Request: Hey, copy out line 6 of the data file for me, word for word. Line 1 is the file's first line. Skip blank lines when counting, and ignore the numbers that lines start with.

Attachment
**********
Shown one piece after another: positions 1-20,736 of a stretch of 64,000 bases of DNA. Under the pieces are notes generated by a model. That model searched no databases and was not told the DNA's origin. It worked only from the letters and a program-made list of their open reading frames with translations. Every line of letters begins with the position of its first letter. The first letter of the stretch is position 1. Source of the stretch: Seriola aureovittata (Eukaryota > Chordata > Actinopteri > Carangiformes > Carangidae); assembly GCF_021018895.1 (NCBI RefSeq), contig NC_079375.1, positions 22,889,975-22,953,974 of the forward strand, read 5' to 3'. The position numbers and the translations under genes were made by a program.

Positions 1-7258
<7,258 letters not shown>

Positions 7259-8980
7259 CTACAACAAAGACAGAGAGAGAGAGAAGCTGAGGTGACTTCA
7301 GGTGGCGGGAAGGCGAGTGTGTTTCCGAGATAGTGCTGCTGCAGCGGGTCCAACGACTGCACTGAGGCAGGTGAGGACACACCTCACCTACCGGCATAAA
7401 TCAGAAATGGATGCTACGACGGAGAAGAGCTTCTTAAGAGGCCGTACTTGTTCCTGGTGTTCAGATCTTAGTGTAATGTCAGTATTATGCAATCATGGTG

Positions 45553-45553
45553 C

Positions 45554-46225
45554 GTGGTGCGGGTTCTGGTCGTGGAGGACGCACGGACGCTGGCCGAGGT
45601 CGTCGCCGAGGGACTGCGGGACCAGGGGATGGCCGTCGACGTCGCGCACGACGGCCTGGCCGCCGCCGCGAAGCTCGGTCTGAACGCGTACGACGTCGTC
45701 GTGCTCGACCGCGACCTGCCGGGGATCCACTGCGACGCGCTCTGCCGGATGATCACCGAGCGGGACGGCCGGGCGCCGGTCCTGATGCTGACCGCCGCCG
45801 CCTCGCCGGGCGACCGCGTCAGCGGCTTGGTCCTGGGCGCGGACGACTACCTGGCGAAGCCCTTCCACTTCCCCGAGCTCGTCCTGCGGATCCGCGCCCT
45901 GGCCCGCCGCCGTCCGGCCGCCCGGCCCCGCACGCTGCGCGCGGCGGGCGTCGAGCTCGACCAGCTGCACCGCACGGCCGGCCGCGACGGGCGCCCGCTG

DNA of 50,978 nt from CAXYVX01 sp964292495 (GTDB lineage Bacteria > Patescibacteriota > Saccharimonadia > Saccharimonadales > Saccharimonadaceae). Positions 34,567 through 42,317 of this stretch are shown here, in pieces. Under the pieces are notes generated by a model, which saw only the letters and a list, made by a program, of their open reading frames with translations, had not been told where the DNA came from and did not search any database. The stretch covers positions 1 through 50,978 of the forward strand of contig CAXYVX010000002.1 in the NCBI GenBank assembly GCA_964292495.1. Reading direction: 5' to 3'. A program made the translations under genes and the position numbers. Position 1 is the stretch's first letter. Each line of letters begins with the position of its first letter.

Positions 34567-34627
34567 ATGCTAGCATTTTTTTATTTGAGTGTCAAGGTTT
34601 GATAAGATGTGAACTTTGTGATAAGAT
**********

7301 GGTGGCGGGAAGGCGAGTGTGTTTCCGAGATAGTGCTGCTGCAGCGGGTCCAACGACTGCACTGAGGCAGGTGAGGACACACCTCACCTACCGGCATAAA